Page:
8. Yeah, that's exactly it. If it wasn't for the force of habit, some players would probably want to ignore the combat system as well;). Actually, there are quite a few such players, but let's not get into this;D! Sure, let me use a non-descript system. I'll assume the lawmen are a clear victor here. Lawmen NPCs: "We don't want to hurt you, we just need you to put down those weapons. We don't question armed people, and we need you for questioning on a murder!" PCs: "No way you're getting our weapons!" Opposed rolls ensue, people on both sides are getting stressed and nervous. Finally, the lawmen triumph by at least a little. "You know you're not helping your case here. Be more cooperative, neither of us wants to fight, but you gotta follow the procedure and hand those guns over! We're going to give them back, promise!" He seems honest as well. Now, the PCs can't find a reason to oppose handling their weapons, other than admitting they're feeling guilty and nervous. At the same time, they know right isn't on their side and know these guys are just doing their jobs, not intending to mass-rape them in the cells! (That's assuming they're the kind that would care about not shooting people for just doing their job. If they aren't, they're just not sure whether they couldn't have avoided it). If they decide to shoot nevertheless, they get a -10- to -30 on their Fast-Draw, depending on how badly they failed the social conflict, and a subsequent -10 on their attack rolls. This alone would make many players far more likely to go along with the results! Of course, the choice is still theirs. OTOH, if they do come with the lawmen, they'd avoid this if they are unrightfully imprisoned and are trying to break out. Actually, the guards might well have the same penalties for resisting players' attempt to influence them if it turns out they were mislead by the boss! "Hey, you lied to us (activating an Aspect or some such that says they were promised to be safe, if there's something like this in the system)!" "The boss lied to us, too!" "So how about setting it straight? Open this cell and let us go! Come on, we did disarm at your request, remember? We could have tried to run!" "We would have shot!" "We had weapons to shoot as well, is that what we get for entrusting them to you?" With the same bonus they had as a penalty last time, this time, it's likely to go in favour of the players;). Yes, no mechanic can solve a problem with a problem player. But then, if a player insists the PC is beyond psychology and social behaviour, what's the difference with insisting he's also beyond physiology and psychology during combat? As in, his PC keeps fighting through the pain, no matter how many rounds he's got into his body. It can open new outcomes for less problem-prone players, though;). Screw alignments, they rate highly in the list of most stupid mechanics ever;D! OTOH, your example is what the personality traits in some systems would do, not prohibiting the attack, but making it harder:). They have their own reasons, but IME, the most compelling one is that they like it that way. And yeah, I can't see a compelling reason for the differences either.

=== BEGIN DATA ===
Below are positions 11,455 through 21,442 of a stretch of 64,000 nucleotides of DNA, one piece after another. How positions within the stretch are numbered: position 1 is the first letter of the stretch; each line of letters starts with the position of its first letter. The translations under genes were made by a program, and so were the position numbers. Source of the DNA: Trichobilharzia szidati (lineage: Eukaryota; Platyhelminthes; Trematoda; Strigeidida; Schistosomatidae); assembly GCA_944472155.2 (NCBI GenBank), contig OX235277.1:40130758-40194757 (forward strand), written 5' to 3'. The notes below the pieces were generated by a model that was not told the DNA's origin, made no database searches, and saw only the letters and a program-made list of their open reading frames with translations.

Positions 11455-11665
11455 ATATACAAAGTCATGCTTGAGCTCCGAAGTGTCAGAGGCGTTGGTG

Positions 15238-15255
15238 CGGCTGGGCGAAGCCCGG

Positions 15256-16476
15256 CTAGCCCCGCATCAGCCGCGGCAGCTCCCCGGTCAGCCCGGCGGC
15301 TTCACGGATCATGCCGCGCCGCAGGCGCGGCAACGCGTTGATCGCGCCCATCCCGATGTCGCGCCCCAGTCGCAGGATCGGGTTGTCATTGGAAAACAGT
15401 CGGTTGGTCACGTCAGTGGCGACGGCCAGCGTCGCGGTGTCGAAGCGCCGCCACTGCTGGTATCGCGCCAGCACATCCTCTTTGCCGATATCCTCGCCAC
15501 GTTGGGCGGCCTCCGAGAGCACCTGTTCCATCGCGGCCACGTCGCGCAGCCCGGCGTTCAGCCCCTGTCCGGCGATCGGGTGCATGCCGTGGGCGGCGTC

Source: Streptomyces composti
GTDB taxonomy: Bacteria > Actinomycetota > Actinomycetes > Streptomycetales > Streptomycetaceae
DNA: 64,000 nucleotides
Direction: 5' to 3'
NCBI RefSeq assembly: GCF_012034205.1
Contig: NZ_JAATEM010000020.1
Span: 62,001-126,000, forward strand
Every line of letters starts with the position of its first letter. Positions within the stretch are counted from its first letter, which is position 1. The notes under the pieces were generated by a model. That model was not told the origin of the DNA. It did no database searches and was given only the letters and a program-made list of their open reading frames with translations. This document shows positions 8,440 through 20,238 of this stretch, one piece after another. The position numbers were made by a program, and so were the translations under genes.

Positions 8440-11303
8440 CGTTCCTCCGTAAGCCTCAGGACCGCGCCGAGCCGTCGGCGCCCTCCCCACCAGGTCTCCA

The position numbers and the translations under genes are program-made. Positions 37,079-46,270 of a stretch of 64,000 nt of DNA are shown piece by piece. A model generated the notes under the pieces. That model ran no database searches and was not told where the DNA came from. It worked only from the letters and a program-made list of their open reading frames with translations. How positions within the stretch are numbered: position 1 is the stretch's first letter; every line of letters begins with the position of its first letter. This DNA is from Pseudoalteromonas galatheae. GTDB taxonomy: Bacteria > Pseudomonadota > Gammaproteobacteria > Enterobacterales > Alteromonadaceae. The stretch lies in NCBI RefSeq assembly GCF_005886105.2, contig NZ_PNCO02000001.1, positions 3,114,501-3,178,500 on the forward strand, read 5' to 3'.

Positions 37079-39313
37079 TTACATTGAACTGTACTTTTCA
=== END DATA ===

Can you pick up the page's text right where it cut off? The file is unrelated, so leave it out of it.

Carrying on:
9. Maybe it doesn't address it for you. But frankly, I find your suggestion that PCs are unable to back down unless they succeed about as weird as the e-mail the OP got from his player. Yeah, I find your reasons especially telling. 1) They didn't do it, actually. Someone else has. 2) So they always go about armed? Why not in bulletproof vests, too? 3) And weapons give them control over their fate? How about being overwhelmed despite being armed? Honestly, the expectation for "balanced" fights just needs to die. 4) "We play the game to shoot people, so why not these ones?" Honestly, is that what you're saying? Yeah, that's the root of our disagreement, really. I disagree with them;). Yeah, and I pointed out it's due to people not really knowing how social mechanics work in the first place;). In Pendragon, I've found mechanics give you incentives to act a certain way, but very rarely prescribe a certain way to act. Same thing with social mechanics, nobody can kill you with words, but they can dishearthen you and make you hesitate, giving penalties on your skill rolls if you later decide to escalate to a fight. This way, it doesn't become a "free roll to avoid a fight, because NPCs are bound by the results, but we fight anyway if we don't get our way" as some other posters seem to be suggesting;). Also, I can point you to a well-known, widely accepted mechanic that limits player freedom quite a bit. It's called "hit points", and opponents affect it by winning a skill contest with PCs;D! For some reason, most people see nothing wrong with it, so why would it be different with social rolls?